If you have a written plan in place, you should review it periodically to see if it still meets your financial objectives. We recommend that you review your plan and make appropriate changes when you experience significant life events, such as job changes, retirement, disability, divorce, death, or you become an “empty-nester”. You should never make changes in anticipation of “predicted” changes in the market.

If you do not currently have a plan in place, you need a trusted financial advisor, who acts in your best interest, to help you develop a sound plan. If you do have one in place, the trusted advisor should review it with you and make any modifications necessary to ensure that it will help you achieve your financial goals.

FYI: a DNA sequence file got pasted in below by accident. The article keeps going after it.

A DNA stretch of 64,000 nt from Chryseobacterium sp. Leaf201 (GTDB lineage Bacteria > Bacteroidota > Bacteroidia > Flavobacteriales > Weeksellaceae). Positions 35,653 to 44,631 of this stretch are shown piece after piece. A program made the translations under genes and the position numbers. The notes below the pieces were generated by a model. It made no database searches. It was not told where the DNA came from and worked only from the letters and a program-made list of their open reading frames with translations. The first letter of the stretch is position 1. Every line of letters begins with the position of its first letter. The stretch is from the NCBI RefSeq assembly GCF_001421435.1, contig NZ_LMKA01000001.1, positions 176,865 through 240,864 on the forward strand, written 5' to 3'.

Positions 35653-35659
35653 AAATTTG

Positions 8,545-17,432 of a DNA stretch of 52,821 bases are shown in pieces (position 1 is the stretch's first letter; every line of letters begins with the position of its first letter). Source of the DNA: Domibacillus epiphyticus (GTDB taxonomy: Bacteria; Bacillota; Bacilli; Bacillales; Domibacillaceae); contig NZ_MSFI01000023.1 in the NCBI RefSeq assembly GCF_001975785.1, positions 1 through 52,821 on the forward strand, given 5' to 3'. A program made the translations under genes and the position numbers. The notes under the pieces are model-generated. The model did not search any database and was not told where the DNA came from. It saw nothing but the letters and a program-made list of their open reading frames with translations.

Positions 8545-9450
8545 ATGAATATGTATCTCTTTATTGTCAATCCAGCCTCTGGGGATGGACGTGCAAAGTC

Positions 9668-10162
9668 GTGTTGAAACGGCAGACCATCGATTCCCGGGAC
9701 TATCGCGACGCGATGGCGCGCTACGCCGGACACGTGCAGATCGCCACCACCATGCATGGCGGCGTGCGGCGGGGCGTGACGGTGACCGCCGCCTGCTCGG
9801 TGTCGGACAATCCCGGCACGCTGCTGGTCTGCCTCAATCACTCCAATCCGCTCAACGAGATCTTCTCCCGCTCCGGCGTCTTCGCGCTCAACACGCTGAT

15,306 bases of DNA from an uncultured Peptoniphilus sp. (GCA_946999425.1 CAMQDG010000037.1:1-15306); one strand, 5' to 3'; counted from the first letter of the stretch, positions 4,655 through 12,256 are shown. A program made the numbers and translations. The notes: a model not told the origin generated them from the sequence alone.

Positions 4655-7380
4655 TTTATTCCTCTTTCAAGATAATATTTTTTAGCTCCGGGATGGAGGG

Your personalized plan should address several factors that are essential to achieving your objectives. Among them are your ability, willingness and need to take risk. Your ability to take risk is determined by three things: your investment time horizon, the amount and stability of your income, and your need for liquidity. The longer your time horizon, the more stable your income, and the less your need for liquidity, the greater the risk you are able to take by investing more in equities.

Your willingness to take risk is determined by your ability to withstand the stress of significant bear markets, such as the years 2000 to 2002 and 2007 to 2009. Your need to take risk is determined by the rate of return necessary to achieve your financial objectives. The greater the return needed, the greater the equity risk you ought to take.